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David M. Abshire papers

Identifier: GTM-830701


  • 1962 - 1982

Collections-level access restrictions

Restricted. Access only by permission of David Abshire.

Most manuscripts collections at the Georgetown University Booth Family Center for Special Collections are open to researchers; however, restrictions may apply to some collections. Collections stored off site require a minimum of three days for retrieval. For use of all manuscripts collections, researchers are advised to contact the Booth Family Center for Special Collections in advance of any visit.

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Researchers are solely responsible for determining the copyright status of the materials being used, establishing who the copyright owner is, locating the copyright owner, and obtaining permission for intended use.


21 Linear Feet

Biographical note

David Manker Abshire was born April 11, 1926, in Chattanooga, Tenn. He graduated in 1951 from the U.S. Military Academy at West Point, N.Y., and saw combat during the Korean War, receiving the Bronze Star Medal. After the war, he received a PhD in American history from Georgetown University in 1959.

After working at a predecessor to the American Enterprise Institute, he joined retired Navy Adm. Arleigh Burke in founding CSIS. Once associated with Georgetown University, it grew into a think tank whose members include Kissinger and former national security advisers Zbigniew Brzezinski and Brent Scowcroft. In the Nixon administration, Dr. Abshire was assistant secretary of state for congressional relations. Later, he was chairman of the U.S. Board for International Broadcasting, with oversight over Radio Free Europe and Radio Liberty.

Dr. Abshire rose to perhaps his most prominent public roles when Ronald Reagan was elected to the White House in 1980. Dr. Abshire led the transition team’s national security group and surfaced several times as a candidate for the post of national security adviser. From 1983 to early 1987, he was the country’s representative to NATO, where, amid the tensions of the Cold War, he helped build European support for deploying cruise missiles to Western Europe. Dr. Abshire was preparing to return home from that job when Reagan began confronting questions about the administration’s role in the secret sale of weapons to Iran and the diversion of proceeds from the deal to anti-Marxist rebels in Nicaragua.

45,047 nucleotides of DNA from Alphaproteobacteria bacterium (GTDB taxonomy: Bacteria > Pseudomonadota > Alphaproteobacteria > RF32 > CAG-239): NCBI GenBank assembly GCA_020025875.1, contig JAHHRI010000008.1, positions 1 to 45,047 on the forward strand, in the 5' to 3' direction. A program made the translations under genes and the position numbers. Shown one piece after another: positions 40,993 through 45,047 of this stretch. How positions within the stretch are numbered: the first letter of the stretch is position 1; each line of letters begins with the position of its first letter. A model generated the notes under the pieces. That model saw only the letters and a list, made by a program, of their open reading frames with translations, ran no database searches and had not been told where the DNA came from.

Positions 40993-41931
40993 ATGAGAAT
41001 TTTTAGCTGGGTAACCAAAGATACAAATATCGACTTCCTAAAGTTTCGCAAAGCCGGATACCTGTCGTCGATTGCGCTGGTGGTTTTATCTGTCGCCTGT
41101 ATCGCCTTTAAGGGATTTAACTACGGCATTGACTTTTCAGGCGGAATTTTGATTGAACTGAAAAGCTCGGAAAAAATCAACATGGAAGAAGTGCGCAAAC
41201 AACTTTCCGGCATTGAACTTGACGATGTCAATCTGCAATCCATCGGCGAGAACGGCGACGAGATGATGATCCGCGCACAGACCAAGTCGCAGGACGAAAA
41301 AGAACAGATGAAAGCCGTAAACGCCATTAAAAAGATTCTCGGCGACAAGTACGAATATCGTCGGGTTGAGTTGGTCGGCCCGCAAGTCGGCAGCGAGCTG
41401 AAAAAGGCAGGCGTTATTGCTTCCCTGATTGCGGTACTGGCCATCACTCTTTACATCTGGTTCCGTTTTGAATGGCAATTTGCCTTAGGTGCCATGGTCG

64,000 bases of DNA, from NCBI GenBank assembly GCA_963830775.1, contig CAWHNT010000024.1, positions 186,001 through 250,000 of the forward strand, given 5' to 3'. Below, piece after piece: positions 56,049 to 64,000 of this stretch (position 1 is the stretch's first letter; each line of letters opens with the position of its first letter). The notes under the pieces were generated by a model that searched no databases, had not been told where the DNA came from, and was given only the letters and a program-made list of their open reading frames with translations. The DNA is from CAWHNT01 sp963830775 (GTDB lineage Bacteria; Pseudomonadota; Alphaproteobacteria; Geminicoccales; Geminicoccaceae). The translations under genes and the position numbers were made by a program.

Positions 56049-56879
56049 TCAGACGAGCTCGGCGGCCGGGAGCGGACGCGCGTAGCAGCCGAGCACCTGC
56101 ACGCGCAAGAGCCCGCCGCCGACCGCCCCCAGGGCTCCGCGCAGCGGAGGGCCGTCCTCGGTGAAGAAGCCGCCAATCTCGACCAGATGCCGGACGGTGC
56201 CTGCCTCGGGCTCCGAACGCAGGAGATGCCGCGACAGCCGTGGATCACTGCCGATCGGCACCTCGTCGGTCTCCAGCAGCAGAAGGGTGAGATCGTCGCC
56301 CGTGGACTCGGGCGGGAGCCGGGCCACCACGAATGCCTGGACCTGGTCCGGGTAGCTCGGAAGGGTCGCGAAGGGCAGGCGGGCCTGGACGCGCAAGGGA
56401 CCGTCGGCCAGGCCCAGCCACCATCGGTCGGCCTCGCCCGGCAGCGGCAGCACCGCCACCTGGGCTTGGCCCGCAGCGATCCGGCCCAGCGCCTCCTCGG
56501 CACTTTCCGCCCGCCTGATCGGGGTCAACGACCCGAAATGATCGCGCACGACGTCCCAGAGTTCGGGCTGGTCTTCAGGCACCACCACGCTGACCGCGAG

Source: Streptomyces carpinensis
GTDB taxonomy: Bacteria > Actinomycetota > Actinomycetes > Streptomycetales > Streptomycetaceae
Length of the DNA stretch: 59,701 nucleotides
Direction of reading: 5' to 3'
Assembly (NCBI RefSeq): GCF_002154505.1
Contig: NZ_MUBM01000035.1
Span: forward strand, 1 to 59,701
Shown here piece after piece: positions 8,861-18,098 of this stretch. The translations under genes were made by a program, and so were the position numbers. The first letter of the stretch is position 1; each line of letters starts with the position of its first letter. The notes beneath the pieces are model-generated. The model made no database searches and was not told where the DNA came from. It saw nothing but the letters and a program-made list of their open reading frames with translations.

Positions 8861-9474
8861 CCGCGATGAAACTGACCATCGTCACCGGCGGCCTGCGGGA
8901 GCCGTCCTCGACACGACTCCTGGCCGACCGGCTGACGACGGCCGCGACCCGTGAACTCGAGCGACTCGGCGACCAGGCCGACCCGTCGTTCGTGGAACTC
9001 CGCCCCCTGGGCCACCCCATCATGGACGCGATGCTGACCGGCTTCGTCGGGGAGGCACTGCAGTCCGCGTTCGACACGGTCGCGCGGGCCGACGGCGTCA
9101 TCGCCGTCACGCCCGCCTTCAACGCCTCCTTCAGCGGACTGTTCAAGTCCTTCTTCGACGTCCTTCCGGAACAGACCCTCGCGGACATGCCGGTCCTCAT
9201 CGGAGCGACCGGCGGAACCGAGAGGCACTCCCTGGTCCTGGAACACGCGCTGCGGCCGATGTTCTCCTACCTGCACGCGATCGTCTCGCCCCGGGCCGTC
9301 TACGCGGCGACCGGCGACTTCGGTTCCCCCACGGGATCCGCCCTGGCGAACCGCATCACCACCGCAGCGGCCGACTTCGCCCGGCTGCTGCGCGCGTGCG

In December 1986, Reagan named Dr. Abshire special counselor to the president, with Cabinet rank. He was tasked with overseeing the White House’s response to investigations by congressional committees and by independent counsel Lawrence E. Walsh, so that the rest of the White House could continue to carry out its responsibilities. Dr. Abshire, who held the post for three months, said he took the job on the condition that he be permitted to meet alone with the president. In news accounts, he was described as a consistent advocate for transparent responses to investigatory inquiries.

“The Administration is going to be criticized by these committees for the way the policy implementation went wrong,” he once told the New York Times. “And our purpose is not to prevent that. Our purpose is to carry out the function of getting out the information and the documents, and let the chips fall where they may.”

By pushing for transparency, Dr. Abshire “did perform an enormous service to both Reagan and the country,” Lou Cannon, a former Washington Post reporter and Ronald Reagan biographer, said in an interview. “He did the right thing, and he didn’t hesitate, and he didn’t think about the politics of it.”

Dr. Abshire edited or wrote several books, including “Preventing World War III: A Realistic Grand Strategy” (1988), “Saving the Reagan Presidency: Trust Is the Coin of the Realm” (2005) and “A Call to Greatness: Challenging Our Next President” (2008). In his recent work, including as a former chief executive of the Center for the Study of the Presidency and Congress, he promoted comity in politics.

Abshire died on October 31st, 2014, at the age of 88.
David M. Abshire papers
Georgetown University Booth Family Center for Special Collections, Washington, D.C.
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Part of the Georgetown University Manuscripts Repository